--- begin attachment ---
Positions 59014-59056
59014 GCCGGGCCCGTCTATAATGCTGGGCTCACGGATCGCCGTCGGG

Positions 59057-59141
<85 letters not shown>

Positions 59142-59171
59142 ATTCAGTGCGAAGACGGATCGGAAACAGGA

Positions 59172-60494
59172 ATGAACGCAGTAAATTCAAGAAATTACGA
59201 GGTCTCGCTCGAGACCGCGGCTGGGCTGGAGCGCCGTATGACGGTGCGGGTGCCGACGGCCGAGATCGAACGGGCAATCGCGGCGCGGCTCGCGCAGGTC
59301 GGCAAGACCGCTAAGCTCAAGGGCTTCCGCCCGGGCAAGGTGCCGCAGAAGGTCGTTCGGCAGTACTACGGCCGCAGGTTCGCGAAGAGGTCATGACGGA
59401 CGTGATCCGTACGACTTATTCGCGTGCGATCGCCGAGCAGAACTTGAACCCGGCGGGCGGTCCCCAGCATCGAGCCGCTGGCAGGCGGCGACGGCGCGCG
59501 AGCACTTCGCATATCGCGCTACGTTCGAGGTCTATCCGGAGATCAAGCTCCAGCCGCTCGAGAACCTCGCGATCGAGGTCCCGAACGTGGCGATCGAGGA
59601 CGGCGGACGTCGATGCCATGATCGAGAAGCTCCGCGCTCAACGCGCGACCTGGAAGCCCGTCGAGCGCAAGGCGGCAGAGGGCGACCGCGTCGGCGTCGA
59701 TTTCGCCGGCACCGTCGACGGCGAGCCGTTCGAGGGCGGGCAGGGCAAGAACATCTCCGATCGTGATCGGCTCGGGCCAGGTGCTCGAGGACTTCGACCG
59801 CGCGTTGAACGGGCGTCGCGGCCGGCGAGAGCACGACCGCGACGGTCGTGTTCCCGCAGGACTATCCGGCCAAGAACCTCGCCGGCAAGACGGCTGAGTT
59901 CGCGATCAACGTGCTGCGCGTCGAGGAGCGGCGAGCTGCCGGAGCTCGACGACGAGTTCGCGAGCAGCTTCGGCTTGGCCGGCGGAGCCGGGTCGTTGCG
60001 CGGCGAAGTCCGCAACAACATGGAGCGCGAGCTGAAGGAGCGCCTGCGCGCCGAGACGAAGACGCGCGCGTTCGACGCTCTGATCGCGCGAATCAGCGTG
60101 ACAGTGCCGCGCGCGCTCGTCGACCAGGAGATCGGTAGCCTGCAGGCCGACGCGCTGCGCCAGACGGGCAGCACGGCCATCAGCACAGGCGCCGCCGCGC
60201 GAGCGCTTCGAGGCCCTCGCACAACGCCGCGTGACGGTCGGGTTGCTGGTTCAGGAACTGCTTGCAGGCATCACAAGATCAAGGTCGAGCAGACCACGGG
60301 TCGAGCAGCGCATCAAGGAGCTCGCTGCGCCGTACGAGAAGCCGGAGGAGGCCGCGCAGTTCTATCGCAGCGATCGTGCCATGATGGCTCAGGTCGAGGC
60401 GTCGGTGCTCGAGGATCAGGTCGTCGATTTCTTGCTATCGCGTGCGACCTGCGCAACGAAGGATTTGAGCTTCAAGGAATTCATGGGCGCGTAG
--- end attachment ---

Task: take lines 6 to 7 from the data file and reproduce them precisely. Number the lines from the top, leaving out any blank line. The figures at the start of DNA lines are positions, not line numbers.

59142 ATTCAGTGCGAAGACGGATCGGAAACAGGA

Positions 59172-60494